Over the past couple of years we've gradually replaced all of our incandescent lights with LEDs or light-emitting diodes. According to the Union of Concerned Scientists (UCS) LEDs work by employing semiconductor technology to convert electricity directly into light. The result is that they are up to 90 percent more efficient than incandescent C-7 bulbs.
The first to go were the tree lights. While it took me a couple of days to get used to the fact that the lights didn't appear to twinkle quite as brilliantly, we soon discovered a major bonus that we hadn't counted on. LEDs stay remarkably cool to the touch, significantly reducing the fire hazard posed by incandescent lights.
This is particularly important if you have a real tree. At end of the first season we used LEDs, we noticed that the boughs were still very supple. As a further bonus, the tree dropped very few needles, which meant the daily ritual of vacuuming them up was no longer necessary.
This year we've taken advantage of the Ontario Power Authority's rebate coupons and replaced all of our exterior lights as well.
To find out exactly how much energy we'll save, I checked out the latest issue of Greentips, the monthly publication of the UCS. It states that LEDs use approximately 0.04 watt of electricity, compared with 0.45 watt for a mini incandescent light bulb or 7 watts for a C-7 incandescent bulb. According to the UCS, this year's holiday lights will potentially generate as much pollution as 250,000 cars - that translates into a tremendous expense and a needless waste.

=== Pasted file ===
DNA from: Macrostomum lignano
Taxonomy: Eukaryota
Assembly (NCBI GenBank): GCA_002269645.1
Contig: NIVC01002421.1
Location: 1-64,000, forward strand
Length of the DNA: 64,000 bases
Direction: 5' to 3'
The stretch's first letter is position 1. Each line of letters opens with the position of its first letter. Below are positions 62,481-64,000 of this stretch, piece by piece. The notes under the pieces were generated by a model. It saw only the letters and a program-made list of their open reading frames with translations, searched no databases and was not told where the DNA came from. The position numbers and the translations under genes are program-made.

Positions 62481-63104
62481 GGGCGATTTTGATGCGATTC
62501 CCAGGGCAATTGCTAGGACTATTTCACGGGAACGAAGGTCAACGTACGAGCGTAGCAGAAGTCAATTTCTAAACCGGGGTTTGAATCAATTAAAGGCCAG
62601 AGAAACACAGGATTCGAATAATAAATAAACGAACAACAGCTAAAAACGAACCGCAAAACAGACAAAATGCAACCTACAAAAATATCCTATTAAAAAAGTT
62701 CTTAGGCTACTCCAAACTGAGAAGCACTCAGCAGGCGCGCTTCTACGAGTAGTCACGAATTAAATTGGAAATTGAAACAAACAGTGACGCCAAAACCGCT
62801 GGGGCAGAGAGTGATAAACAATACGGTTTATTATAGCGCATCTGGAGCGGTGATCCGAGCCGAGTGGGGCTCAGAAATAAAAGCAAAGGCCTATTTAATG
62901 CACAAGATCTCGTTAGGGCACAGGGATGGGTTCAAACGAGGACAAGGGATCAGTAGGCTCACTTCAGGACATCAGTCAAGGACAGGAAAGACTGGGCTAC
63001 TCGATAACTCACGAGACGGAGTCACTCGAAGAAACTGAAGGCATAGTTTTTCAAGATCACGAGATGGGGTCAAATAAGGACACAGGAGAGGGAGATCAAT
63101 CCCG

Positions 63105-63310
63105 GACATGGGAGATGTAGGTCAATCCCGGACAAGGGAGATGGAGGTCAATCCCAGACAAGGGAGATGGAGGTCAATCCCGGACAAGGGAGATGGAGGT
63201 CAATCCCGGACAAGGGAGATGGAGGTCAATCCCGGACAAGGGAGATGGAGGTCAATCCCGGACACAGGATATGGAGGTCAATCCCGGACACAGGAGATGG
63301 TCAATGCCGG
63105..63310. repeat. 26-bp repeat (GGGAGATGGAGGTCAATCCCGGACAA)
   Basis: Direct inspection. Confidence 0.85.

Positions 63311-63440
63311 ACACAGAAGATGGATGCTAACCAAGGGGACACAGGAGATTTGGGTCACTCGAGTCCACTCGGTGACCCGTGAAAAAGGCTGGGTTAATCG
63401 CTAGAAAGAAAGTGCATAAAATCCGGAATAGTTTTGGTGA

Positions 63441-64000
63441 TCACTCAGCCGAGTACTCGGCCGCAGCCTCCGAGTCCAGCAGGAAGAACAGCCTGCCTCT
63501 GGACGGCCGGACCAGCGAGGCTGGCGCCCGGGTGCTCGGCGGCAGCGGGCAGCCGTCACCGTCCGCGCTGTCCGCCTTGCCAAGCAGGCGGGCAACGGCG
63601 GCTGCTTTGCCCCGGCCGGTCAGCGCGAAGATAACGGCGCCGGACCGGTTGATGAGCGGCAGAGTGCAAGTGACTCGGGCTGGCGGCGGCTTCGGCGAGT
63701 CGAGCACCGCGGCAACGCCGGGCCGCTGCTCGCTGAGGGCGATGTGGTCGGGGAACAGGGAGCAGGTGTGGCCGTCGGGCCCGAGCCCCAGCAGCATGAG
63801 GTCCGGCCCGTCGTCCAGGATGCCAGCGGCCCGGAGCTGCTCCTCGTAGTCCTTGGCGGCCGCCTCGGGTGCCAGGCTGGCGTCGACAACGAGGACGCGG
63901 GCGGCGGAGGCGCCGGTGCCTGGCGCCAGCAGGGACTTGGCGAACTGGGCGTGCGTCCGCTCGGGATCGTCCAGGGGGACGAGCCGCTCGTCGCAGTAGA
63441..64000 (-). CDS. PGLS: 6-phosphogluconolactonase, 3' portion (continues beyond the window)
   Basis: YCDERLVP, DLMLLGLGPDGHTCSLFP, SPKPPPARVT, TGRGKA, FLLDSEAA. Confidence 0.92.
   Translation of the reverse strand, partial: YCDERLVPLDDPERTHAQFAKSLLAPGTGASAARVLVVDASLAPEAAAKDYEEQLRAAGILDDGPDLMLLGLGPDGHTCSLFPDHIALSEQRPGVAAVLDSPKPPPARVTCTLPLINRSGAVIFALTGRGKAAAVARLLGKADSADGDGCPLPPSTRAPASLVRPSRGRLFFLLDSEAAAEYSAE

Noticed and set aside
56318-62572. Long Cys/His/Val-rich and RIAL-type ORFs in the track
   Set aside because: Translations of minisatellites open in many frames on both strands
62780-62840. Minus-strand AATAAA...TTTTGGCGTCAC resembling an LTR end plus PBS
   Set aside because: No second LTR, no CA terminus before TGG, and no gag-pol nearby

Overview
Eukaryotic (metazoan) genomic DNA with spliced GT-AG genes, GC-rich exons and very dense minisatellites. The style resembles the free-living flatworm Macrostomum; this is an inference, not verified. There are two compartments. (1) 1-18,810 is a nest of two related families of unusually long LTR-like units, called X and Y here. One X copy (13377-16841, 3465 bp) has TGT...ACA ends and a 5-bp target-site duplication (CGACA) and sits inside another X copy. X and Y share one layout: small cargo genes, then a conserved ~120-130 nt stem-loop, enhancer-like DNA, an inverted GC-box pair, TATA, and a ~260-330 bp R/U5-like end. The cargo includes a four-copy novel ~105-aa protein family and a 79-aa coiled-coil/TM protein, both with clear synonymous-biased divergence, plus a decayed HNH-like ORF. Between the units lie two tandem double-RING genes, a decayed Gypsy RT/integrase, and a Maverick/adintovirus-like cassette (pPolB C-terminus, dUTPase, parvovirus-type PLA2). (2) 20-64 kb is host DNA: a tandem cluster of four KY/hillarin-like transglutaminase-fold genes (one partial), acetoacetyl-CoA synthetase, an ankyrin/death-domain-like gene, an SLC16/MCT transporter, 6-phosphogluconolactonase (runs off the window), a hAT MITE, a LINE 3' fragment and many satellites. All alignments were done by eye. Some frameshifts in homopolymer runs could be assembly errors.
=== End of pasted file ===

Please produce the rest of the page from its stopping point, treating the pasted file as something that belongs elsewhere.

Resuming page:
Using the UCS's calculations, and using a price of 5.3 cents per kilowatt-hour (which is what we currently pay), it would cost about 15 1/2 cents to use 300 LED lights for five hours per day, for 45 days. By comparison, using incandescent mini lights or C-7 lights for the same period of time would cost about $1.60 and $25.00 respectively.
Based on energy savings alone, it's easy to see how quickly LEDs can pay for themselves. When you factor in that LEDs can last up to 100,000 hours (or about 20 years), that their small size makes them much less likely to break, and that you never have to climb up on the roof to replace a burned out bulb, the investment pays for itself many times over.
One more point to consider. Because they use such little energy, you can connect up to 25 strands of LEDs without overloading a circuit.
Regardless of what kind of festive lighting you choose, the UCS recommends that the strategic use of mirrors and tinsel can dramatically enhance lighting.
Another great way to maximize the efficiency of any lights is to use automatic timers. Several years ago my husband Brian installed X-10 modules to control all of our lighting. A computer program means that our lighting is set to correspond with our activities, room by room.
While it all sounds rather complicated, X-10 modules are relatively inexpensive units that are fairly simple to install. The modules use existing house wiring to manage electricity consumption with the aid of either a control device or a family computer. In our case an ancient Mac IIsi computer, which would have otherwise been destined for the dump, runs our house.
In addition to saving energy, using X-10s during the holidays has a number of advantages. As a deterrent to would-be thieves, the units are programmed to turn music and lights on and off at intervals even when we're not home. For Christmas junkies like me, X-10s also mean that you don't have to turn off the tree before retiring at night.
For more information about how to use X-10 modules to control your energy use, run your home and have fun, visit www.shed.com.
To subscribe to the Union of Concerned Scientists Greentips newsletter, visit www.ucsusa.org.
The Ontario Power Authority (OPA's mandate is help ensure the long-term reliability and sustainability of the electricity system for the benefit of Ontario’s consumers. To receive the OPA's email bulletins, visit www.powerauthority.on.ca.